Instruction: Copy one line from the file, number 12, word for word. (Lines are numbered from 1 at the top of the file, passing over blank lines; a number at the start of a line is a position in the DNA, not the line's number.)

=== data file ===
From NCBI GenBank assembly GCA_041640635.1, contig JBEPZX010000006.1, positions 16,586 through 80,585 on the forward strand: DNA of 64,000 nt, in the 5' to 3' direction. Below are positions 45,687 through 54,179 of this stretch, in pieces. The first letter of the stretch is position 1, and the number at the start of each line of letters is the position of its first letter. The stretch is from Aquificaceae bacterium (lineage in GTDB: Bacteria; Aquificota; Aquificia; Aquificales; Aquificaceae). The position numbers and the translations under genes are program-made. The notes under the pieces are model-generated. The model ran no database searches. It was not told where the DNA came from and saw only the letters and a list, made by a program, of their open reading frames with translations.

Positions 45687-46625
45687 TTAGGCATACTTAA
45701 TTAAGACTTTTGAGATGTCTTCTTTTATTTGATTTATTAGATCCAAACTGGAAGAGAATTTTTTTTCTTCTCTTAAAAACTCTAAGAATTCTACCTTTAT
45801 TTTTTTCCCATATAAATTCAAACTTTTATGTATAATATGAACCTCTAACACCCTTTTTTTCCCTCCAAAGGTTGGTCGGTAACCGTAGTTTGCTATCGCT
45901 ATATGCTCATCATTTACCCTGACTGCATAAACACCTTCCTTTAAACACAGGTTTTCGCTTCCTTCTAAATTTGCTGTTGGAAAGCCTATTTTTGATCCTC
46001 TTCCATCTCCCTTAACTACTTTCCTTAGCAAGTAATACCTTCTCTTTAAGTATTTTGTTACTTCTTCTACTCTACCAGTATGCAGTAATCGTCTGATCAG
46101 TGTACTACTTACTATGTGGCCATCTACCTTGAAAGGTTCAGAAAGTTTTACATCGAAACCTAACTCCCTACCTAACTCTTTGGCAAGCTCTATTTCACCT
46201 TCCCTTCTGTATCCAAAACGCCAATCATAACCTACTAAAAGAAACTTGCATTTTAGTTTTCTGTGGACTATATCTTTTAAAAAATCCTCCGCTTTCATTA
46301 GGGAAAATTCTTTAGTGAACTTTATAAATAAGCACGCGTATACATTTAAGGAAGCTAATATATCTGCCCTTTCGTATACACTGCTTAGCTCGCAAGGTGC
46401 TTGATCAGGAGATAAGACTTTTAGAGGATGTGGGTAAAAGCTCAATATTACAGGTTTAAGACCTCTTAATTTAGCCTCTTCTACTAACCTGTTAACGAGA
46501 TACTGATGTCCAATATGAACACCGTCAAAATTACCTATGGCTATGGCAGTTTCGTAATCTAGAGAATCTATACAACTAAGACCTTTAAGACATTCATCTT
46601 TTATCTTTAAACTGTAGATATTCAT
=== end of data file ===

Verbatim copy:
46501 TACTGATGTCCAATATGAACACCGTCAAAATTACCTATGGCTATGGCAGTTTCGTAATCTAGAGAATCTATACAACTAAGACCTTTAAGACATTCATCTT